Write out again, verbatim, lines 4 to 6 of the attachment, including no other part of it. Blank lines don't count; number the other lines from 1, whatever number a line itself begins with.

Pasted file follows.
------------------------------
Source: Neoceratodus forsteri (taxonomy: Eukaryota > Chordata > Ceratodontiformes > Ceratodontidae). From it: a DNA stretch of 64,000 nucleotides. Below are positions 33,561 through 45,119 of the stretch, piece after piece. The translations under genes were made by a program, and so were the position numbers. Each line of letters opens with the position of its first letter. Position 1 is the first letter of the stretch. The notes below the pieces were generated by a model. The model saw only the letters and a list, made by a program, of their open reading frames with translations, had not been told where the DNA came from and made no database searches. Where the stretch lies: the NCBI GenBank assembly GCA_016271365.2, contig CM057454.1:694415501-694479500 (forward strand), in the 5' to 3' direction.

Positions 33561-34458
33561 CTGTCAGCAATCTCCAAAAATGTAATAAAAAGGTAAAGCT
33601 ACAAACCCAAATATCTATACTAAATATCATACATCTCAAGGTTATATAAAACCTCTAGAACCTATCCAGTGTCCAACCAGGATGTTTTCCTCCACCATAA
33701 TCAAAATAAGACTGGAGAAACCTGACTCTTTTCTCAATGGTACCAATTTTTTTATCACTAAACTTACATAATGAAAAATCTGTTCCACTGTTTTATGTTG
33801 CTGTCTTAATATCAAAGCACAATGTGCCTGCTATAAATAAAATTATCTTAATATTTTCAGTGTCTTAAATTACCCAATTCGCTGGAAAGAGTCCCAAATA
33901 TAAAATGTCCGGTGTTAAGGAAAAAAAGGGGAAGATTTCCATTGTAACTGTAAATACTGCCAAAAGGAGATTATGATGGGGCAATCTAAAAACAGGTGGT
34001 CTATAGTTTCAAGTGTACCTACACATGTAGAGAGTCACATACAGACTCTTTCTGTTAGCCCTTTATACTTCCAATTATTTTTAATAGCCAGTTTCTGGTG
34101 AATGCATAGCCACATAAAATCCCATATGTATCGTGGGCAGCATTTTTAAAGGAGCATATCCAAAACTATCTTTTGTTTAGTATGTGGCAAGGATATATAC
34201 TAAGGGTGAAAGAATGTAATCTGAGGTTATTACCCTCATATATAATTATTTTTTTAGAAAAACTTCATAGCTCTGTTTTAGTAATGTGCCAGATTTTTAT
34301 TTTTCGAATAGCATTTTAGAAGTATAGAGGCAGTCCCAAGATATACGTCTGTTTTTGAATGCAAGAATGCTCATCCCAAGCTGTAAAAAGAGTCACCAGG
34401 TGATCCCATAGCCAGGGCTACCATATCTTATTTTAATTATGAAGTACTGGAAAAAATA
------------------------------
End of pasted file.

33601 ACAAACCCAAATATCTATACTAAATATCATACATCTCAAGGTTATATAAAACCTCTAGAACCTATCCAGTGTCCAACCAGGATGTTTTCCTCCACCATAA
33701 TCAAAATAAGACTGGAGAAACCTGACTCTTTTCTCAATGGTACCAATTTTTTTATCACTAAACTTACATAATGAAAAATCTGTTCCACTGTTTTATGTTG
33801 CTGTCTTAATATCAAAGCACAATGTGCCTGCTATAAATAAAATTATCTTAATATTTTCAGTGTCTTAAATTACCCAATTCGCTGGAAAGAGTCCCAAATA